Published: January 16, 2018

Having an idea’s one thing. Making it a reality can be a whole new ballgame. Start-ups face different challenges to traditional small businesses, which is why Adelaide Smart City Studio’s Entrepreneur in Residence (EIR) program should be your first port of call for expert advice.

The EIR program is about nurturing aspiring smart city entrepreneurs looking to establish and build globally scalable businesses, from Adelaide. The program offers one-on-one mentoring to people wanting to learn how to validate and scale their business idea and runs skill-focused events.

With 20 years’ experience working with leading edge digital technologies – ten at Microsoft – Adelaide’s Kirk Drage was a smart choice as the Studio’s first EIR. Passionate about supporting start-ups with potential to ‘go global’ with products or services that will draw revenue into Adelaide and create jobs, Kirk’s already met with over 30 people including students, university graduates and small business owners looking to scale up.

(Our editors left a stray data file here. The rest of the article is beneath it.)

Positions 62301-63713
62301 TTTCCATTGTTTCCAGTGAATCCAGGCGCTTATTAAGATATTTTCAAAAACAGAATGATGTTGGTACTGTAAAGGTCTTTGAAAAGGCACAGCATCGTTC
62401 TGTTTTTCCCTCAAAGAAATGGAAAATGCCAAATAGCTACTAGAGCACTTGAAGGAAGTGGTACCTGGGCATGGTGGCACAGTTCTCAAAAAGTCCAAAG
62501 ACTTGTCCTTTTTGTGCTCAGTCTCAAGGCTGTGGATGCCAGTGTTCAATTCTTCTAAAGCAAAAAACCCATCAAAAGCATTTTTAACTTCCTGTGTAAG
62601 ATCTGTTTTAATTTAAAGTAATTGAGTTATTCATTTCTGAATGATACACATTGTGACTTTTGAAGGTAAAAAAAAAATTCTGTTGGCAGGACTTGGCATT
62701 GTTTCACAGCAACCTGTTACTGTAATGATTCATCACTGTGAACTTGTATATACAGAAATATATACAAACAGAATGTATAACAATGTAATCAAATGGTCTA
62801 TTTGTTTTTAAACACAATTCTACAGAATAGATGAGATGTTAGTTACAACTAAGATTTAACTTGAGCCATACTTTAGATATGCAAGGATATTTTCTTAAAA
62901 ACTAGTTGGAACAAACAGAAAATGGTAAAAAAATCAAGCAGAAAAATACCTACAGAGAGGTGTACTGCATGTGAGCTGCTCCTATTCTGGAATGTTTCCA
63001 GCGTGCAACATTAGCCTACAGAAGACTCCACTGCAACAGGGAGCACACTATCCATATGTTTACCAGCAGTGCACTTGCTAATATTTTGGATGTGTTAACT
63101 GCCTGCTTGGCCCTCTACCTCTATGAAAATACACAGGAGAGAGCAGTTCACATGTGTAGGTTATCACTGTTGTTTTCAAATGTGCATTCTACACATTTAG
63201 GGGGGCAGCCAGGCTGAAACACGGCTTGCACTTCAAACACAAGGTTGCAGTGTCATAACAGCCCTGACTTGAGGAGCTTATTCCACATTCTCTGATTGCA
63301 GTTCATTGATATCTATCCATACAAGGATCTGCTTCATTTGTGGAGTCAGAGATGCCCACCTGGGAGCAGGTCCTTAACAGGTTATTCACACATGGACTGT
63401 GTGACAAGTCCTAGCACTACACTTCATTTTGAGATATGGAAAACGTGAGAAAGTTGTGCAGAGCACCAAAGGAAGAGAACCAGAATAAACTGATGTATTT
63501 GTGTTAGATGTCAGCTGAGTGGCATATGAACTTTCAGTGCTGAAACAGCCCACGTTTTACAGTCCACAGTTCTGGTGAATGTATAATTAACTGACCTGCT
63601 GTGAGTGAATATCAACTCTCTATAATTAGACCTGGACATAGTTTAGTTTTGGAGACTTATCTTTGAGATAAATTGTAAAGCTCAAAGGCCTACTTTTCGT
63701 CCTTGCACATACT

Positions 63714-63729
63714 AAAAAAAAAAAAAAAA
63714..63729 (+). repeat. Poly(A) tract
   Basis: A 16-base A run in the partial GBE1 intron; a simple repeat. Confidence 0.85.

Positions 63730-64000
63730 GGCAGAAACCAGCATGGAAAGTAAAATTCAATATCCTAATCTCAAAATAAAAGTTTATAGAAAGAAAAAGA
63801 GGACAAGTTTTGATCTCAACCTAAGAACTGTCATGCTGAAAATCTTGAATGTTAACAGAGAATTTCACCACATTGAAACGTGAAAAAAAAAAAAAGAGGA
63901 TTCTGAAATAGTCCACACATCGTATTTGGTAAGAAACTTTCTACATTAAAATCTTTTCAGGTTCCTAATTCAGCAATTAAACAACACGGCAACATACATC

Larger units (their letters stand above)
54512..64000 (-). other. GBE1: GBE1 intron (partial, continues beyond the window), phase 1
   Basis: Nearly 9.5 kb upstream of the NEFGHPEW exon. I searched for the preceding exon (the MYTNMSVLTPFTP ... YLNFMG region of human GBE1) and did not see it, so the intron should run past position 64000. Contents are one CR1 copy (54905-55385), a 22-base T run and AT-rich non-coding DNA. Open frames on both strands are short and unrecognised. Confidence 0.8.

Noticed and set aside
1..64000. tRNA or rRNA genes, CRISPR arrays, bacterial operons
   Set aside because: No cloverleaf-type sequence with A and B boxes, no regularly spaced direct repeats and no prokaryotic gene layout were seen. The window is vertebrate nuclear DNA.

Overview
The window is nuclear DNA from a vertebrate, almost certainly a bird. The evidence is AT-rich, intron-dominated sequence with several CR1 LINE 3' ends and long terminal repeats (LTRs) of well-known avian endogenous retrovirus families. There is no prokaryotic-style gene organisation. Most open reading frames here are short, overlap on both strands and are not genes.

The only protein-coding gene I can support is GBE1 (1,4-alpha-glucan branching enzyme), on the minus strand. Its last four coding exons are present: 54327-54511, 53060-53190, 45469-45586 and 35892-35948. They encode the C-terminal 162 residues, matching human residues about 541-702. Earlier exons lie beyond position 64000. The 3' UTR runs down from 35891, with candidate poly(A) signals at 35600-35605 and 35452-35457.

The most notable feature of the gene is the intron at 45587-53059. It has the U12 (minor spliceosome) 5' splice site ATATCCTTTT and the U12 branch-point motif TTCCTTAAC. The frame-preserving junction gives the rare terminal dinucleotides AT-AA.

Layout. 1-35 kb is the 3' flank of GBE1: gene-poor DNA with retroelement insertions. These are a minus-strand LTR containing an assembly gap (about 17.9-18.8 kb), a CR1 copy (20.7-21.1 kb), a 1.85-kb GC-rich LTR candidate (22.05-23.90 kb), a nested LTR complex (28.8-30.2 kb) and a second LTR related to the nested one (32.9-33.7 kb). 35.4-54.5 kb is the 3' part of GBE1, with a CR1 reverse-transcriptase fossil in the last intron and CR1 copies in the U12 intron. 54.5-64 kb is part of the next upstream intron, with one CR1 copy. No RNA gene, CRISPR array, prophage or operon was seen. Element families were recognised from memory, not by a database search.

He said the conversation often begins with why start-ups face unique challenges.

“The big difference is that a small business – be it a bakery or gold mine – starts with a known business model which is well validated,” said Kirk.

“Start-ups don't have a business model to follow. They need to experiment to discover a model worth scaling.”

Some of the ways start-ups fall over include scaling, hiring or developing products too quickly – before they're validated. But by building a start-up in a certain way, chances for success can rise dramatically. The EIR program assists with advice and can shed light on other potential roadblocks, such as a lack of diversity.

“Imagine two graduate engineers decide to build a company together,” said Kirk. “They think alike, do everything alike and have no alternative perspective. The more perspective you can get, the more chance you have of being successful. It’s important to have a team diverse in age, gender, ethnicity and experience. Inclusion is what drives innovation.”

Hugh MacGillivray is Director of Hop the Wall an online business assisting Australian merchants looking for a safe, secure and low cost entry into China. Mentoring during Hop the Wall’s infancy paid dividends.

At the time of meeting Kirk we’d just had confirmation we’d receive an early commercialisation grant of $50,000 from TechInSA,” said Hugh.

“We were thrilled and about to spend it all on contractors to build our platform, until Kirk gave me some advice around how to better use the funds which dramatically changed our strategy. It probably saved the company around $25,000. Access to expert advice like this could have been the difference between success and failure for Hop the Wall.”

To request a mentoring session with the EIR, visit